He was a hard wood smash…
Steve Nash retired this week from professional basketball and just for fun I would like to see a show of hands who had Steve Nash, even in his early days in Dallas with the Mavericks, a future hall of famer….Nooooobody had that. Certainly not Mr. Shark Tank himself, owner of the Mavs, Mark Cuban. He traded his exciting young point guard.
Sometimes in life it takes a #4 combo for things to line up the right way for maximum success. Nash was a very good basketball player before him and Phoenix Suns head man Mike D’Antoni had walked down the basketball isle together. It was ultimate matching making triumph of the highest athletic order. Nash had a coach who have him the freedom equal to the number one quarterback in the NFL and Nash gave D’Antoni the man who totally understood what his offense was all about. “Nash Manning” if you will…
People around the old watering hole still ask the question of whom made whom…No need for endless asking anymore. The answer is quite simple and clear….it was Nash making D’Antoni. Nash took the head coaches game plan and put it into uber over drive. The basic layout of offensive play calling option paints were there, but it was Nash who picked up the point guard brush and chose which landscapes to paint to bring out the brightest and most fulfilling masterpieces on a night to night basis. In a low tone, oil painter on PBS Bob Ross voice, “Here’s a happy little pass for two. And maybe he’s got a little alley-oop friend who wants to go play at the rim…”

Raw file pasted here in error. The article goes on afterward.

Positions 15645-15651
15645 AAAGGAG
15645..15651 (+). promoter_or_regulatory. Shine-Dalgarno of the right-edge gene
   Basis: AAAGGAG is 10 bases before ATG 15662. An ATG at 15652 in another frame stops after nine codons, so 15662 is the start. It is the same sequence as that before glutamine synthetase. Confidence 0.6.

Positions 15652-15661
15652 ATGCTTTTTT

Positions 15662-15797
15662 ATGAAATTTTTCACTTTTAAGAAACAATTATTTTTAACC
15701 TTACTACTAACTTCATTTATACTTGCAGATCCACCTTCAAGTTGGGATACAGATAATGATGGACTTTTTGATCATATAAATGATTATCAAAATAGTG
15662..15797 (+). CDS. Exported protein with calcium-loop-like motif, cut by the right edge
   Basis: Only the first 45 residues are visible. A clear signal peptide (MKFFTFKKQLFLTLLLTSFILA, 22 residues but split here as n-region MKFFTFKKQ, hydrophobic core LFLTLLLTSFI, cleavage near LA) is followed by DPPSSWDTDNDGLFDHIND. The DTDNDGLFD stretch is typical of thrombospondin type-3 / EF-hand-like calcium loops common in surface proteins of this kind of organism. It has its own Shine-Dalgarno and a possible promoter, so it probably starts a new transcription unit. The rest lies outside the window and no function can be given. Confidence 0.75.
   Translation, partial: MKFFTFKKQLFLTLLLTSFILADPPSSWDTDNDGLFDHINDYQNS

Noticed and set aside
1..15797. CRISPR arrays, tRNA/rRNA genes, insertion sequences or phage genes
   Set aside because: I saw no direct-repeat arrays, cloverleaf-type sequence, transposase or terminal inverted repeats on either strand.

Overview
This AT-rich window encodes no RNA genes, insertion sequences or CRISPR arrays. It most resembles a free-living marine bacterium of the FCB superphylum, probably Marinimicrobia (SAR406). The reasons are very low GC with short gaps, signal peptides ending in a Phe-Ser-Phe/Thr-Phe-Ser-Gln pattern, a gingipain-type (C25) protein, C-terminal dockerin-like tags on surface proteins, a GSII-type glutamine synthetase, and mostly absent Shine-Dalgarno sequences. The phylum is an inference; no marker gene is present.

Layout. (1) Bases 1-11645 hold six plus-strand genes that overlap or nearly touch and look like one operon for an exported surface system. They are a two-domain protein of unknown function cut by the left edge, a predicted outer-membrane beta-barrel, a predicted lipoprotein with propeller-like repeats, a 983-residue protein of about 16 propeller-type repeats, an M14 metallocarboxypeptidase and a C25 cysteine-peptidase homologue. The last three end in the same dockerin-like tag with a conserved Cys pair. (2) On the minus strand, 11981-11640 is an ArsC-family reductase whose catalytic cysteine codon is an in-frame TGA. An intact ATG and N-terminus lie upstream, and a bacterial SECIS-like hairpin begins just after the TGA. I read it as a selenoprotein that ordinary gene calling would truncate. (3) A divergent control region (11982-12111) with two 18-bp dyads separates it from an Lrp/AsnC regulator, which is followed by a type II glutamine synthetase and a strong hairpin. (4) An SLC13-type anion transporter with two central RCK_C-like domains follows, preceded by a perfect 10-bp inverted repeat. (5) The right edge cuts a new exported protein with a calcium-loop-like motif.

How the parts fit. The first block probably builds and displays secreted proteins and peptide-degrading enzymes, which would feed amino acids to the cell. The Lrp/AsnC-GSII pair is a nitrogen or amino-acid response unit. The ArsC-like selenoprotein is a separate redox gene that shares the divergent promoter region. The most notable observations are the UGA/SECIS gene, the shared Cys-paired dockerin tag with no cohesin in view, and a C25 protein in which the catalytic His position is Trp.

Nash was a scary individual for the opposing team to game plan for. The reason being is because Nash improvised oh so well. He would make not just in game adjustments, but in play adjustments. His fundamentals and skills were results of countless hours of practice time. Nash has the best free throw % of all time. He was a tremendous pull up jump shooter in the hurried up half court set, semi fast break or when running the full speed break. He had quick feet (soccer feet) that would allow him to recover quickly on defense and tap dance his way to major confusion to his would be defender. He used the hook bounce pass at an alarmingly effective rate. His head up, pass first vision helped his team get countless easy buckets. He had hands that would get in the passing lane and creates precious turnovers. As his career progressed as did his three pony shot proficiency.
But Nash’s most important quality was his leadership. Guys genially loved playing with Steve. He always kept an upbeat attitude no matter what the scoreboard read. He had “Rudy” leadership and hall of fame talent. Although that elusive ring evaded his grasp in the end as it did to so many stars before him, he remained focused and determined to the very anatomical end.
Steve Nash’s body could no longer do what Steve Nash’s heart and soul required of it. There was no special regimen workout or health supplement that would fix it. In the end, it just became the end. But he recognized it and did what he always had done….He made the adjustment and is now ready for the next play in his life.